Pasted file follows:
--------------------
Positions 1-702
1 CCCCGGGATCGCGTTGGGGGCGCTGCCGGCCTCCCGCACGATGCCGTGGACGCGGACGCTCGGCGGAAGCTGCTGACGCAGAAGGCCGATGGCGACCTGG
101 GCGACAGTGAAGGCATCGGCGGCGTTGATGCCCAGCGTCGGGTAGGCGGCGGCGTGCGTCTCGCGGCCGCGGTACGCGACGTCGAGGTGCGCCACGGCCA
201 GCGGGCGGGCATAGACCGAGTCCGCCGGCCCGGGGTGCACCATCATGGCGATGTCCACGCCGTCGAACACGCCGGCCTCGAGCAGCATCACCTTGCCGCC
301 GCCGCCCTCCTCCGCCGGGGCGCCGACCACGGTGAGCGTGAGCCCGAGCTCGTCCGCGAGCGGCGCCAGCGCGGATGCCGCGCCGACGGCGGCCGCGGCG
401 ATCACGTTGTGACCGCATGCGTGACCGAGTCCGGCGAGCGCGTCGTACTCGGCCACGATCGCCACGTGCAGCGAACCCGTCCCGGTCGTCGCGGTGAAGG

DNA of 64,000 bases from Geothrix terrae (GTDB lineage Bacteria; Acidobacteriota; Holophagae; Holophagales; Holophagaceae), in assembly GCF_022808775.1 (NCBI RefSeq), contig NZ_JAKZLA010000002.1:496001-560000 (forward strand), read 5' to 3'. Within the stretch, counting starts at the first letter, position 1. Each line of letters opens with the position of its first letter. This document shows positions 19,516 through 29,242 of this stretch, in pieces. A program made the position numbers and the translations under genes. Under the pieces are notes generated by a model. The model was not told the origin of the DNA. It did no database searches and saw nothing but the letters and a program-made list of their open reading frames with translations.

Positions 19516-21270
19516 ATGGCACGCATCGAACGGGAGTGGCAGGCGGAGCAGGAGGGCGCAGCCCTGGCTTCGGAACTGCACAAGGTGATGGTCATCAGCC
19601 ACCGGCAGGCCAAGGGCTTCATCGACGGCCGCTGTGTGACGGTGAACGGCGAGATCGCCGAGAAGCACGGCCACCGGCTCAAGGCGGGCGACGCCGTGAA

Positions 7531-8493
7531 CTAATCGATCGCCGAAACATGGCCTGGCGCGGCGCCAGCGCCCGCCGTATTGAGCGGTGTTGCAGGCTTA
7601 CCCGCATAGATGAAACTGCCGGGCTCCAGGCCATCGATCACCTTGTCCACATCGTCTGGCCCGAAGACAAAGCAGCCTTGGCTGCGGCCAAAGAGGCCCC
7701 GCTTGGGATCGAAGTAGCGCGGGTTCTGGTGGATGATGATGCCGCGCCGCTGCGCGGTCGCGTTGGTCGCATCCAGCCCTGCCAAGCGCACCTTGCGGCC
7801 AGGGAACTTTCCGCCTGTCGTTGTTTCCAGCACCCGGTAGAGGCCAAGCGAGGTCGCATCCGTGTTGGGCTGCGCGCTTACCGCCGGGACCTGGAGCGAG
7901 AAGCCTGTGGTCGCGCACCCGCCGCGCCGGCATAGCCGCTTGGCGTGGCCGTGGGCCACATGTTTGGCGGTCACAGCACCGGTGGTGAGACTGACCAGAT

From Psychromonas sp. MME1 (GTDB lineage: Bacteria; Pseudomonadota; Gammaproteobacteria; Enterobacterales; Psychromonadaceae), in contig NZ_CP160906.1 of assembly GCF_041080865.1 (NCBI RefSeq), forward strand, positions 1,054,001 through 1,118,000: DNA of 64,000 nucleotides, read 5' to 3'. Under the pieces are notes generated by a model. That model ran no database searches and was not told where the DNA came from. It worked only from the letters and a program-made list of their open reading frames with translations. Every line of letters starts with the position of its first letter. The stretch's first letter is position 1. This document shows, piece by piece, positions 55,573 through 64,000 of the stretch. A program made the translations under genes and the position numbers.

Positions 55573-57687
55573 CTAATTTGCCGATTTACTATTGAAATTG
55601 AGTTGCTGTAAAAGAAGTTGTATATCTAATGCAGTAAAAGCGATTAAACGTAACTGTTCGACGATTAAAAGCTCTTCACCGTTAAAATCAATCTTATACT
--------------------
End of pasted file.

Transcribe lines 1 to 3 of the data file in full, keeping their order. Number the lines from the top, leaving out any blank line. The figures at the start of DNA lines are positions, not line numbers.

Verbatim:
Positions 1-702
1 CCCCGGGATCGCGTTGGGGGCGCTGCCGGCCTCCCGCACGATGCCGTGGACGCGGACGCTCGGCGGAAGCTGCTGACGCAGAAGGCCGATGGCGACCTGG
101 GCGACAGTGAAGGCATCGGCGGCGTTGATGCCCAGCGTCGGGTAGGCGGCGGCGTGCGTCTCGCGGCCGCGGTACGCGACGTCGAGGTGCGCCACGGCCA